Where do we find in the Torah an allusion to the revelation of separate intellects? Where does it mention anything about the people “seeing” angels which led to their misconception? R. Hisda tells us that if we read carefully the verse in Shemot 27:8 describing the construction of the Altar, we will find a clear allusion to that experience.

ח נְבוּב לֻחֹת, תַּעֲשֶׂה אֹתוֹ: כַּאֲשֶׁר הֶרְאָה אֹתְךָ בָּהָר, כֵּן יַעֲשׂוּ. {ס}
8 Hollow with planks shall thou make it; as he has shown you in the mount, so shall they make it. {S}

What is intriguing is that whereas in Shemot 26:30[1] and 25:40[2], in the discussion of the Mishkan and the menorah respectively, the reference is unspecific, here it is very specific; “as he has shown you in the mount”. “He” being their perception of a specific entity that showed them the altar. Just as angels represent the concept of laws of nature so do they represent the concept behind the construction of the altar. Clearly the Torah is alluding that the people “saw” angels at Sinai. There was a revelatory experience that let them “see” the significance of the construction of the Mizbeach just as they “saw” the general concepts underlying God’s world

Note how two out of the three words R. Hisda used as examples for his metaphor appear in this verse – נְבוּב and בָּהָר. The third word סָרוּ appears in Shemot 32:8

ח סָרוּ מַהֵר, מִן-הַדֶּרֶךְ אֲשֶׁר צִוִּיתִם--עָשׂוּ לָהֶם, עֵגֶל מַסֵּכָה; וַיִּשְׁתַּחֲווּ-לוֹ, וַיִּזְבְּחוּ-לוֹ, וַיֹּאמְרוּ, אֵלֶּה אֱלֹהֶיךָ יִשְׂרָאֵל אֲשֶׁר הֶעֱלוּךָ מֵאֶרֶץ מִצְרָיִם.
8 they have turned aside quickly out of the way which I commanded them; they have made them a molten calf, and have worshipped it, and have sacrificed unto it, and said: This is thy god, O Israel, which brought thee up out of the land of Egypt.'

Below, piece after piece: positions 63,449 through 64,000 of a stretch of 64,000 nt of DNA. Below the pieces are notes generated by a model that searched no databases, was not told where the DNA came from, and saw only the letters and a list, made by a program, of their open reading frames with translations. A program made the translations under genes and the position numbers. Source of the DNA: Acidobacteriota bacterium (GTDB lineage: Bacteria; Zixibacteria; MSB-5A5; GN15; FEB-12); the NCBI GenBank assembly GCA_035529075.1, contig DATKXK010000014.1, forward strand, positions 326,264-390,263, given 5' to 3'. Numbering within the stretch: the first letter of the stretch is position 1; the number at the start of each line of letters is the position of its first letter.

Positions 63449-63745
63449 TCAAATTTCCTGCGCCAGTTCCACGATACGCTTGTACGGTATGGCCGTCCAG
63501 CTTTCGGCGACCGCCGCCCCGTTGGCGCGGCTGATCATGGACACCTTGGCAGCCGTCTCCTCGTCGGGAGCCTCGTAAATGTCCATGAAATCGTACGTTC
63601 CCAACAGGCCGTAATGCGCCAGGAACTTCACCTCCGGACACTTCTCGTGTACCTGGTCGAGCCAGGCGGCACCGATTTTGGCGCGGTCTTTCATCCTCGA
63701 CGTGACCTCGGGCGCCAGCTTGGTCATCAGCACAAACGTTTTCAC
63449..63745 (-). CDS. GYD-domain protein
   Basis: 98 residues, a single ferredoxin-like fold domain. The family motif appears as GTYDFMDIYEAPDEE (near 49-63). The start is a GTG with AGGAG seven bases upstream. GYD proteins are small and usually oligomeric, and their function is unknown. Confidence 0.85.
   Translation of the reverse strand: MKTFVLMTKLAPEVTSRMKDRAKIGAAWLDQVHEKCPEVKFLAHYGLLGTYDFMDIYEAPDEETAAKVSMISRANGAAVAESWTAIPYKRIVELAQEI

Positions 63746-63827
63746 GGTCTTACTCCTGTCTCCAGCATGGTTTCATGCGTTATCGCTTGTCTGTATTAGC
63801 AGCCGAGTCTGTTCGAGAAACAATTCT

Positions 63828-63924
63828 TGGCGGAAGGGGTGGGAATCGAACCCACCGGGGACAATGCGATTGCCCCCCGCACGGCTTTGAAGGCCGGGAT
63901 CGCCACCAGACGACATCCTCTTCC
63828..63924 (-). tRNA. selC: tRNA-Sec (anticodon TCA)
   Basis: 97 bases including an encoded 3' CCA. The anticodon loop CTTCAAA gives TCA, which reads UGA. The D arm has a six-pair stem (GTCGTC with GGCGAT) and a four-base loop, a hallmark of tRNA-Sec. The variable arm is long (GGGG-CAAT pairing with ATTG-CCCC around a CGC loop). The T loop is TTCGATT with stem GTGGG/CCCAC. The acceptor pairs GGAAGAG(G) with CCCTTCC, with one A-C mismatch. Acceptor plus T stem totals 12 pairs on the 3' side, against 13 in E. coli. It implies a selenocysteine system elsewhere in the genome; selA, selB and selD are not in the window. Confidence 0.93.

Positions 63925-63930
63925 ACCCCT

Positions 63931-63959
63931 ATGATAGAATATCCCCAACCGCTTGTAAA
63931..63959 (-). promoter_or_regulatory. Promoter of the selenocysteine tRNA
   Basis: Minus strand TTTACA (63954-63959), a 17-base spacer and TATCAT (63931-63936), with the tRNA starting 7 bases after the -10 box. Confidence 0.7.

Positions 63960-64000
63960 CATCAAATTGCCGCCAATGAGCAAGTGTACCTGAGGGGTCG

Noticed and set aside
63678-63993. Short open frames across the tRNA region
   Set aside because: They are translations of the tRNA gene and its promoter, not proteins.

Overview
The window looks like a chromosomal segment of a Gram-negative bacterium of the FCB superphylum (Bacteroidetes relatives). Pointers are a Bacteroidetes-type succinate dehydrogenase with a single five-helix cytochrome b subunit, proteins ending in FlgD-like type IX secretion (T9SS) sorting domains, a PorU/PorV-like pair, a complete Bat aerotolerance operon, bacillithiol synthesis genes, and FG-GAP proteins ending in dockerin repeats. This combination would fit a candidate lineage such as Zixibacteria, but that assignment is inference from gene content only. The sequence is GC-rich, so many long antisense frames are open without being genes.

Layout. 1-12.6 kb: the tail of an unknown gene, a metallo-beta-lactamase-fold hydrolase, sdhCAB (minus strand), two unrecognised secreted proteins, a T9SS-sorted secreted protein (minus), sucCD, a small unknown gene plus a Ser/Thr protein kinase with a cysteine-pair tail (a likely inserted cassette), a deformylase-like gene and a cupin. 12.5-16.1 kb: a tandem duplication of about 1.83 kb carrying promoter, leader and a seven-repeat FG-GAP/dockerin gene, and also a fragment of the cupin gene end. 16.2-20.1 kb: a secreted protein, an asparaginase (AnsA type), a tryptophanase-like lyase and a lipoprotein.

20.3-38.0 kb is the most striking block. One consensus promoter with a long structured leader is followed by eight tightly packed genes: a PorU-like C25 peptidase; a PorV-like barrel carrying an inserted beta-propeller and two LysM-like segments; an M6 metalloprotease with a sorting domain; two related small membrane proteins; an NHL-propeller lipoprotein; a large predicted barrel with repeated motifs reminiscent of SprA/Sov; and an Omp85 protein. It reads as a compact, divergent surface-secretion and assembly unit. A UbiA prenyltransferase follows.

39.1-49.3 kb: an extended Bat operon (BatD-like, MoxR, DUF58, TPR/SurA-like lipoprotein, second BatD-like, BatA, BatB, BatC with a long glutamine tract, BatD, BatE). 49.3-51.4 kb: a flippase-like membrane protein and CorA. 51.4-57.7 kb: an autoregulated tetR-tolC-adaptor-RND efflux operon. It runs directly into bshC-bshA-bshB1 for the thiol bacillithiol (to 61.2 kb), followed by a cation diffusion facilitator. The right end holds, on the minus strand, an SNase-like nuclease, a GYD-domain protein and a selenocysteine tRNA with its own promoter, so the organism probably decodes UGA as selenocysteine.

In other words R. Hisda was telling us that the cause for the people’s mistake in making the Egel was their apprehending through revelation, philosophical and metaphysical concepts of God and the laws of nature that make up our existence, without proper grounding in philosophy. The mistake came about because they could not differentiate God the Creator from His creations which they so vividly “saw”.

I believe this to be an exemplary interpretation of what is referred to as Aggadah and shows how much thought went into a superficially simplistic statement. The literal minded reader will not be harmed and understand it as he is wont to; literally. He will be filled with wonderment about the miraculous tablets that were found with words carved into them from side to side. Presenting that reader with the concept of separate intellects, laws of nature, God’s will and methods of contemplation would have no meaning to him. R. Meir Simcha or other scholars of his caliber, on the other hand, would be able to decipher the message and share it with those who can see the truth behind it.

In the posts below I showed how Rambam interprets other verses and comments of Chazal in a similar vein.

Clearly R. Meir Simcha had Rambam in front of his eyes when he wrote this piece.

ל וַהֲקֵמֹתָ, אֶת-הַמִּשְׁכָּן: כְּמִשְׁפָּטוֹ--אֲשֶׁר הָרְאֵיתָ, בָּהָר. {ס}
30 And thou shall rear up the tabernacle according to the fashion thereof which hath been shown thee in the mount. {S}

מ וּרְאֵה, וַעֲשֵׂה: בְּתַבְנִיתָם--אֲשֶׁר-אַתָּה מָרְאֶה, בָּהָר. {ס}
40 And see that thou make them after their pattern, which is being shown thee in the mount. {S}


  1. Actually, RMS is one of the few achronim I can think of offhand that refer to the Morah (the only two others that come to mind are his contemporary, the Rogatchover, and the Yismach Moshe, which is more interesting for it being a chassidishe sefer). Do you know of others?

  2. I cannot think of others offhand either. The Ysmach Moshe wrotes in his seder hayom that the first thing every morning was learning one hour Moreh.

  3. Great post as always.

    When you have a chance, please take a look at my recent post on Parah Adumah. I think you will enjoy it.